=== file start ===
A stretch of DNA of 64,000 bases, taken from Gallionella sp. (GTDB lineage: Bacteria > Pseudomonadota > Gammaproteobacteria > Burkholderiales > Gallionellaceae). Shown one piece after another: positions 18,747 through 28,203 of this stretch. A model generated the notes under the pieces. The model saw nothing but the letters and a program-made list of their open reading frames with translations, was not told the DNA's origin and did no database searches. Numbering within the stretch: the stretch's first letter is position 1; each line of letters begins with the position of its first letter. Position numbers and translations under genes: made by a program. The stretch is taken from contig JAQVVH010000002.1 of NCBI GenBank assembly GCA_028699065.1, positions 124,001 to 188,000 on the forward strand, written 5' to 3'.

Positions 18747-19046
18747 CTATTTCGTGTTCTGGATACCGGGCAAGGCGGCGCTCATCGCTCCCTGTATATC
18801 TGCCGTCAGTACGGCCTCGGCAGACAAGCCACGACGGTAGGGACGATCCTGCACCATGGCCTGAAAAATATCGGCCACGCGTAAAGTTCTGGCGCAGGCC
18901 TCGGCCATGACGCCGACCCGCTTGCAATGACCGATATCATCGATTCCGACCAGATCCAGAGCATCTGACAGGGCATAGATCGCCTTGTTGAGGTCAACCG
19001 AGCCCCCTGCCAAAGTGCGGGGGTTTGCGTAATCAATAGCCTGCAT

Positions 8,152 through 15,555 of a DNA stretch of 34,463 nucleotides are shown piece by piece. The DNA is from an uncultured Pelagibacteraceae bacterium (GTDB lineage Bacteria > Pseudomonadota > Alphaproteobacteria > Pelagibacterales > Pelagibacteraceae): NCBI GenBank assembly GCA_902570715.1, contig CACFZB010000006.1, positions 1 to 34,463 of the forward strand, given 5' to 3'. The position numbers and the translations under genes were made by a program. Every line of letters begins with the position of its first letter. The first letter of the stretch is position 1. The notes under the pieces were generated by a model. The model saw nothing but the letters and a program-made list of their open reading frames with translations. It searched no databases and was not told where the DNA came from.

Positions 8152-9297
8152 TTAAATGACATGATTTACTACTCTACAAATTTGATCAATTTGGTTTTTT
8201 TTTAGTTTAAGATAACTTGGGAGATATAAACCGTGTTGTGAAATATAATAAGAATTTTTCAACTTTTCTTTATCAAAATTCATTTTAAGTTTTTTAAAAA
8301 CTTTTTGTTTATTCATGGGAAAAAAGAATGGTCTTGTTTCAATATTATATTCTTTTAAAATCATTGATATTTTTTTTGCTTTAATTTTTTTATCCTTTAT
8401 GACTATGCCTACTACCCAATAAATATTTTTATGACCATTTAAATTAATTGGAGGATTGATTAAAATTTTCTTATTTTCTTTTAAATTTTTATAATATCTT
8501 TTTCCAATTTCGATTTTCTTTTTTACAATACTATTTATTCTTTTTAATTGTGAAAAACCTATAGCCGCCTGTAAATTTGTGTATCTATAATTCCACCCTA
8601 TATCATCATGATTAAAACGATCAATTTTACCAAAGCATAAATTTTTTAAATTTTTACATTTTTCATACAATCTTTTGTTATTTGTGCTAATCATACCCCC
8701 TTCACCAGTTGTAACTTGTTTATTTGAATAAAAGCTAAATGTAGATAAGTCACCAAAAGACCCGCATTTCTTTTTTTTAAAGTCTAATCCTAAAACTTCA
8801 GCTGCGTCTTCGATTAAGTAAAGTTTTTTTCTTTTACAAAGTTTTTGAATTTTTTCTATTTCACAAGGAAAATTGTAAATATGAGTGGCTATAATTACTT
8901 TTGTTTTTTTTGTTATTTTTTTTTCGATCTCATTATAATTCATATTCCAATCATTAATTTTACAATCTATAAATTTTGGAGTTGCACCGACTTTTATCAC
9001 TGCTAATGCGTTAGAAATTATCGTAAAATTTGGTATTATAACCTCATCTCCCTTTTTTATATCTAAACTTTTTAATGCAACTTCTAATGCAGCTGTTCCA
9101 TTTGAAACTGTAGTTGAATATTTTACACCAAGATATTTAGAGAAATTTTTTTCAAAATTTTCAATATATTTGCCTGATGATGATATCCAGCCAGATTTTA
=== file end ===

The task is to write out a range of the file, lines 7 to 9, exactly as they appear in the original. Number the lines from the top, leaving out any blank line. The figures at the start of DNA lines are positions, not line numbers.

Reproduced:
Positions 8,152 through 15,555 of a DNA stretch of 34,463 nucleotides are shown piece by piece. The DNA is from an uncultured Pelagibacteraceae bacterium (GTDB lineage Bacteria > Pseudomonadota > Alphaproteobacteria > Pelagibacterales > Pelagibacteraceae): NCBI GenBank assembly GCA_902570715.1, contig CACFZB010000006.1, positions 1 to 34,463 of the forward strand, given 5' to 3'. The position numbers and the translations under genes were made by a program. Every line of letters begins with the position of its first letter. The first letter of the stretch is position 1. The notes under the pieces were generated by a model. The model saw nothing but the letters and a program-made list of their open reading frames with translations. It searched no databases and was not told where the DNA came from.

Positions 8152-9297
8152 TTAAATGACATGATTTACTACTCTACAAATTTGATCAATTTGGTTTTTT